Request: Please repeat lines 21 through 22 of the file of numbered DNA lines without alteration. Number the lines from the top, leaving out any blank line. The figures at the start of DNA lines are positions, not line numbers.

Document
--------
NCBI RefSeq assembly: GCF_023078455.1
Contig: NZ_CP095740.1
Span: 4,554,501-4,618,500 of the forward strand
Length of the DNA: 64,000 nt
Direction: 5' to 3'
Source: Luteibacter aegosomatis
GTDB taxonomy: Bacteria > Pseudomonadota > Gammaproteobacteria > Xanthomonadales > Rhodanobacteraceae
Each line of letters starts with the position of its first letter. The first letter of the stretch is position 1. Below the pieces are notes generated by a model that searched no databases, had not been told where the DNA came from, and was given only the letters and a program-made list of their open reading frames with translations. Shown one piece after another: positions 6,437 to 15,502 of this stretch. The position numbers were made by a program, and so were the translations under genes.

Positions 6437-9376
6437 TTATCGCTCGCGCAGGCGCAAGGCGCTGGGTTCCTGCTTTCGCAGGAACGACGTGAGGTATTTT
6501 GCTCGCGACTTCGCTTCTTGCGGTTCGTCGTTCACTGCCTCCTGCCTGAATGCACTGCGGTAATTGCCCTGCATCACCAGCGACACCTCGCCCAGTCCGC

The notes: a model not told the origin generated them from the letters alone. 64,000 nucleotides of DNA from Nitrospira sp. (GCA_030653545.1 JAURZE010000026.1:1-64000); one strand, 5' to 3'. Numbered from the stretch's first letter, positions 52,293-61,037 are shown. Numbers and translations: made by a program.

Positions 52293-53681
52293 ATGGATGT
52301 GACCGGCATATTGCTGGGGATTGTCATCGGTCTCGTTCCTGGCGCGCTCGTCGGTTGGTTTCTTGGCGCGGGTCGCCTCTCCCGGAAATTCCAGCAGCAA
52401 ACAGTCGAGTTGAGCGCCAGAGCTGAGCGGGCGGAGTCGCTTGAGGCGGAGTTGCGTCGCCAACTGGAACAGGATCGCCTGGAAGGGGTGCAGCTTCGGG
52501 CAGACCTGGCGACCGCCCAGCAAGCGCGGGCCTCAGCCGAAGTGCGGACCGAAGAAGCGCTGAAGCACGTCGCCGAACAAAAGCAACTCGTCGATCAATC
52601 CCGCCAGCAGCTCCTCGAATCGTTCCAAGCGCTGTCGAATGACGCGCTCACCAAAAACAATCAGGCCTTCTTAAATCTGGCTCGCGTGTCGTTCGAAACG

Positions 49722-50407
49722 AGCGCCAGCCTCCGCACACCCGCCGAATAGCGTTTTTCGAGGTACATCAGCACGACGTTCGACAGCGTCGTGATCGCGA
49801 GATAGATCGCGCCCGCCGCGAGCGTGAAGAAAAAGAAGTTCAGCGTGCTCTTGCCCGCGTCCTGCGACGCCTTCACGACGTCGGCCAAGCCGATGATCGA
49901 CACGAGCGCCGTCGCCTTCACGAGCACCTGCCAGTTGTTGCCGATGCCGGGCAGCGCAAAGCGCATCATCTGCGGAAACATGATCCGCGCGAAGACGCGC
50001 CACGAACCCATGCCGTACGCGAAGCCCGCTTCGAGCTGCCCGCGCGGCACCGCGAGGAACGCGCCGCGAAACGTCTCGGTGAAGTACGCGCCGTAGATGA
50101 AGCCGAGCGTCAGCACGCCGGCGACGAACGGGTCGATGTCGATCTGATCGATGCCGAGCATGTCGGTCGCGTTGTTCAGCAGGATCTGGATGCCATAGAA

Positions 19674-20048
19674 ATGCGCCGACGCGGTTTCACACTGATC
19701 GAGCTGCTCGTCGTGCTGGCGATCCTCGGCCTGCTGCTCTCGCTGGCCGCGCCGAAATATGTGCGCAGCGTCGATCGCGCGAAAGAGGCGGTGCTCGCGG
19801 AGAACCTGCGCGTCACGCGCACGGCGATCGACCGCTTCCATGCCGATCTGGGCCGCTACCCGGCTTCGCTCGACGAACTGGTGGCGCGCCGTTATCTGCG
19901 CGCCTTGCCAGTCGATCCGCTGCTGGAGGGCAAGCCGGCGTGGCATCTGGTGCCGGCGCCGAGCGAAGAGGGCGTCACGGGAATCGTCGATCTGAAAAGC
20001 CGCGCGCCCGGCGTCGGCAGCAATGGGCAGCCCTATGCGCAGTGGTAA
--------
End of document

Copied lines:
49801 GATAGATCGCGCCCGCCGCGAGCGTGAAGAAAAAGAAGTTCAGCGTGCTCTTGCCCGCGTCCTGCGACGCCTTCACGACGTCGGCCAAGCCGATGATCGA
49901 CACGAGCGCCGTCGCCTTCACGAGCACCTGCCAGTTGTTGCCGATGCCGGGCAGCGCAAAGCGCATCATCTGCGGAAACATGATCCGCGCGAAGACGCGC